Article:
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It is extremely important for you to see a doctor who is specially trained for accident injury to give you proper care and to manage your case.
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Personal Injury Protection (PIP) is an extension of car insurance available in some U.S. states that covers medical expenses and, in some cases, lost wages and other damages. PIP is sometimes referred to as "no-fault" coverage, because the statutes enacting it are generally known as no-fault laws, and PIP is designed to be paid without regard to "fault," or more properly, legal liability. PIP is also called "no-fault" because, by definition, a claimant's, or insured's, insurance premium should not increase due to a PIP claim.
Do I have to pay back my PIP coverage after I reimbursed by the liablity third party insurer?
In Maryland, there is a statute that denies a PIP insurer the right to subrogate or be reimbursed from a settlement or judgment. Maryland Insurance Code § 19-507(d) says:
(d) Subrogation. — An insurer that provides the benefits described in § 19-505 of this subtitle does not have a right of subrogation and does not have a claim against any other person or insurer to recover any benefits paid because of the alleged fault of the other person in causing or contributing to a motor vehicle accident.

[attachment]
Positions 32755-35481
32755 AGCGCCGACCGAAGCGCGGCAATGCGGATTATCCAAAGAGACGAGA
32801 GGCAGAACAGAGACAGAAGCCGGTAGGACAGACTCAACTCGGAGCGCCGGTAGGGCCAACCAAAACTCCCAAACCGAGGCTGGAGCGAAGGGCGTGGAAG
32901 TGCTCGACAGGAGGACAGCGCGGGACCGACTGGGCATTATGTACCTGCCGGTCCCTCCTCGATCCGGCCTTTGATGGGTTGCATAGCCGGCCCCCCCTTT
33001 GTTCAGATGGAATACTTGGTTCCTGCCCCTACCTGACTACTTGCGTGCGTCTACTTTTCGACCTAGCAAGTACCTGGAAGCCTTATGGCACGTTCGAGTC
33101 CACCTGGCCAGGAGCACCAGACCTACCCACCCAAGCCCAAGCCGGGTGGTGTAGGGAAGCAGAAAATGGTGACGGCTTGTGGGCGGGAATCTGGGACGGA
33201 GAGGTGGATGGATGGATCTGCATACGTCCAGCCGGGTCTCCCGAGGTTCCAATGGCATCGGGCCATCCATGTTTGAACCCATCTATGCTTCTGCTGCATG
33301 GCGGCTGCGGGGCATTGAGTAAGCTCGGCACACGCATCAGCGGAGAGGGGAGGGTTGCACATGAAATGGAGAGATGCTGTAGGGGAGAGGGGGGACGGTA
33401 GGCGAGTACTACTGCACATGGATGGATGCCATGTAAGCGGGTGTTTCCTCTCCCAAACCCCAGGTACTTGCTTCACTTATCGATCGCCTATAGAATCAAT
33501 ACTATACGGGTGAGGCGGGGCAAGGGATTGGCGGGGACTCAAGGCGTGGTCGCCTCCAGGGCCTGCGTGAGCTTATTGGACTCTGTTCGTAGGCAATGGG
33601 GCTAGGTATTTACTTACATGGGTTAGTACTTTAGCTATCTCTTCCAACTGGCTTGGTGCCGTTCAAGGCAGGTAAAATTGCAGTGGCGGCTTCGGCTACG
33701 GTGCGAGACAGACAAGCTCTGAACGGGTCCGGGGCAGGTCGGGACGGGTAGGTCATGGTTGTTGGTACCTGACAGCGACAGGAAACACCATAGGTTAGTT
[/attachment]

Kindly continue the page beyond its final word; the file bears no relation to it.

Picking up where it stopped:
(§ 19-505 is the statute that talks about PIP generally.)
So a PIP insurer does not have the right to be repaid from a liability insurer for the PIP benefits it pays out. This means that injured Maryland residents with PIP coverage can collect PIP under their own policy and the full amount of their damages from the wrongdoer.
However, if there are two PIP insurers (let’s say the owner’s policy and an injured passenger’s own policy), can the two PIP insurers subrogate against each other? Yes, they can, according to Bishop v. State Farm, 757 A.2d 783, 791 n.5 (Md. 2000). There is an order of priority among PIP insurers, with the vehicle’s insurance carrier bearing primary responsibility for PIP. Id. at 790. However, if the secondary PIP insurer paid benefits first, it could subrogate against the primary PIP carrier because it was not paying benefits “because of the alleged fault of the other person in causing or contributing to a motor vehicle accident.” § 19-507(d). Instead, the PIP insurers owe benefits just because an accident has happened, without any fault determination at all. Thus, the subrogation prohibition does not apply between PIP insurers, only between a PIP insurer and a liability insurer.
If you're lucky enough to live in Maryland, the HMO might not be able to collect anything from you.
A court there said, in Reimer v. Columbia Med. Plan, that since their enabling statute says that an HMO is a "prepaid plan", any payment other than premiums, deductibles, and co-payments is against the law. You might see how your own state's statute is written to see if you could make the same argument. It doesn't look as though it would apply in California.
I've recently (10/2000) heard, but don't know, that the Reimer decision was "overturned" by the Maryland legislature, so please verify that this is true for your case before relying on it.